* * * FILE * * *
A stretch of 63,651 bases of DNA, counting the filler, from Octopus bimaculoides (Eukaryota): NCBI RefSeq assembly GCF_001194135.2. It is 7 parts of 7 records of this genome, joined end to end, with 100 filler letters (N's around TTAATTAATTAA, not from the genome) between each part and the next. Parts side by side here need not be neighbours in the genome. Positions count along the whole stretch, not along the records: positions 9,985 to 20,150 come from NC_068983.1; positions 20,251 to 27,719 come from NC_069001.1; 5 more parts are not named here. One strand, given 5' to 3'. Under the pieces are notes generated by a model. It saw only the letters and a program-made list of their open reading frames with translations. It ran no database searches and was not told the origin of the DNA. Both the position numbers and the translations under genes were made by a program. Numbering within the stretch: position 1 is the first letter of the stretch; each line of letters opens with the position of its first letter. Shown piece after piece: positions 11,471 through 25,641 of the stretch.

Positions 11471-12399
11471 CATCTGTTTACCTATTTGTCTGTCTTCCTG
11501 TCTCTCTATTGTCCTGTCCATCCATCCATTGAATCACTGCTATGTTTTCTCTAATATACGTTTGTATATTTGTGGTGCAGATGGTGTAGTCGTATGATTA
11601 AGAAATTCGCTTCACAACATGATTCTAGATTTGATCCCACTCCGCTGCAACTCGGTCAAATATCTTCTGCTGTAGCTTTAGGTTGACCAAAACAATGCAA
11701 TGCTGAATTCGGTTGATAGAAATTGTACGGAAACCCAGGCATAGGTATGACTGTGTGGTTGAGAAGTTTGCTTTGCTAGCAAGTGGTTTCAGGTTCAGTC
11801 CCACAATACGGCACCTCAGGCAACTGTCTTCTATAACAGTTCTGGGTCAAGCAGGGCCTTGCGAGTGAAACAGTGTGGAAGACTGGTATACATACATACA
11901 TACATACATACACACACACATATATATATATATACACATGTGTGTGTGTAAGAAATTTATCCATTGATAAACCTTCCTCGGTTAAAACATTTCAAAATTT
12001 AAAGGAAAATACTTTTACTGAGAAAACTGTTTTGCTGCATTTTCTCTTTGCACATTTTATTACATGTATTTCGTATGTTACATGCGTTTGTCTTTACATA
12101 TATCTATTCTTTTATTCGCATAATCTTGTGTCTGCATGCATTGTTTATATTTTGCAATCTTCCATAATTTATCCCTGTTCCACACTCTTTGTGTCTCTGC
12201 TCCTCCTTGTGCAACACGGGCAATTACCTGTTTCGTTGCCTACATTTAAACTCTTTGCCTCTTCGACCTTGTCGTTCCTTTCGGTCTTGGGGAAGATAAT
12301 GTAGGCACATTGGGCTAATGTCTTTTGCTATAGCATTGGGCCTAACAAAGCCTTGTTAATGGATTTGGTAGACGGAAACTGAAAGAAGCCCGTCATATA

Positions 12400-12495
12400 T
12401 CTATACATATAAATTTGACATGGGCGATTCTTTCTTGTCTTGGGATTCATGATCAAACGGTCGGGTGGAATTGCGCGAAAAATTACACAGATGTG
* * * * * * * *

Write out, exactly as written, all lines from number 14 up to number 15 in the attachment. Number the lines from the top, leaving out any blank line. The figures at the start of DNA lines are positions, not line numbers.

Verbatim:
12400 T
12401 CTATACATATAAATTTGACATGGGCGATTCTTTCTTGTCTTGGGATTCATGATCAAACGGTCGGGTGGAATTGCGCGAAAAATTACACAGATGTG